September 24, 2013
CITIZENSHIP, RAILROADS AND FREE HOMES...WHAT'S NOT TO LIKE?:
The Lincoln Blueprint : a review of Lincoln Unbound: How an Ambitious Young Railsplitter Saved the American Dream--and How We Can Do It Again
by Rich Lowry (LEWIS E. LEHRMAN from the SEPTEMBER 2013 , American Spectator)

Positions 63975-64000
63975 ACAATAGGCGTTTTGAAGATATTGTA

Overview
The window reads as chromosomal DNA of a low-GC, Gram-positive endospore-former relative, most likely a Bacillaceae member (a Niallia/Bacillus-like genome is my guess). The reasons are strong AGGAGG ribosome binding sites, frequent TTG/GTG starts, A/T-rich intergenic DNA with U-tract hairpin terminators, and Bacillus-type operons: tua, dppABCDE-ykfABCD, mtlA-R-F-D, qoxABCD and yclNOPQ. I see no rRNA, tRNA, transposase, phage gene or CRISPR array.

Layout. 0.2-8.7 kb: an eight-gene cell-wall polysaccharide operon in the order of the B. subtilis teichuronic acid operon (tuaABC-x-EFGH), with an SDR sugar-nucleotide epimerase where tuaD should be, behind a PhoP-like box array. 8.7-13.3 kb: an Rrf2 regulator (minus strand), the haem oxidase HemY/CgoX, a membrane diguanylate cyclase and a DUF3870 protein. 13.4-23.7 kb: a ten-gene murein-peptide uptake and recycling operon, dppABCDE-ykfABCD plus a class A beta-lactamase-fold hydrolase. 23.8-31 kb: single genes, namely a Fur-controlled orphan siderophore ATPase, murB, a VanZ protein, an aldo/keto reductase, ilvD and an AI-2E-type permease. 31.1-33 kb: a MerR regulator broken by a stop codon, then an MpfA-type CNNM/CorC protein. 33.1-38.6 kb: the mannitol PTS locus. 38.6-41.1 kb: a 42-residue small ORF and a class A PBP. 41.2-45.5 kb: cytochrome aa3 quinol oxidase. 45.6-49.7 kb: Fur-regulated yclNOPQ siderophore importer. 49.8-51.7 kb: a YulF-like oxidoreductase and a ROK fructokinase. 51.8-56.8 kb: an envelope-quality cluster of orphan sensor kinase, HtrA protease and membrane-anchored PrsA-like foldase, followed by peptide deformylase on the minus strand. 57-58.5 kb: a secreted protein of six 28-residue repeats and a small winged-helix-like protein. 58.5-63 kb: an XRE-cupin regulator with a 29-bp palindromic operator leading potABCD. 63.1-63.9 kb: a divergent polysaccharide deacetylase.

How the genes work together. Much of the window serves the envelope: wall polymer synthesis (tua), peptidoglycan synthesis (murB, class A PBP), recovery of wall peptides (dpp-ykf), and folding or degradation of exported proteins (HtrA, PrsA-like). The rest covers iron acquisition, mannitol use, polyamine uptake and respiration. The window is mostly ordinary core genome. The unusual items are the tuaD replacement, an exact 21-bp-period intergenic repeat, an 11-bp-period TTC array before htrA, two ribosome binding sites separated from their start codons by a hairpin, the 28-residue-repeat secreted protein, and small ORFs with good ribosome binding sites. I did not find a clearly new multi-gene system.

Posted by Orrin Judd at September 24, 2013 6:10 PMRICHARD LOWRY, editor-in chief of National Review, has written a Lincoln book to inspire a great awakening of the classical American dream. Lowry's Lincoln Unbound brings America's 16th president to life in ways that few biographies have attempted. His is a book intended to rejuvenate conservatism and the Republican Party, placing it squarely on the foundation of Lincoln's public philosophy--though the Democrats, if they want to bypass the neo-socialism and statism of their present leadership, would do well to pay attention too. Lowry makes it clear that until the modern Republican Party embraces most (but not all) of Lincoln's comprehensive vision of the American opportunity society, political victory will be elusive. [...]Lowry spells out this Republican-conservative doctrine: "Lincoln believed in a dynamic capitalism that dissolved old ways of life," that "all men were created equal," and that all persons "deserved the opportunity to make the most of themselves." America, Lincoln believed, would be at its best as a diversified commercial and industrial republic grounded in free soil and free men. With every fiber of his being, Lincoln worked to make America a nation open to all talents--in peace, even in war. For example, his economic program during the war was an extraordinary design for growth and nation-building, employing capital and labor cooperatively in order to defeat the Confederacy and stitch together a prosperous continental country for the future. The land-grant colleges, the transcontinental railroad, the Homestead Act--which privatized the vast public lands of the Plains states--the National Banking Act, the Freedmen's Bureau, and so much more were launched during the Civil War.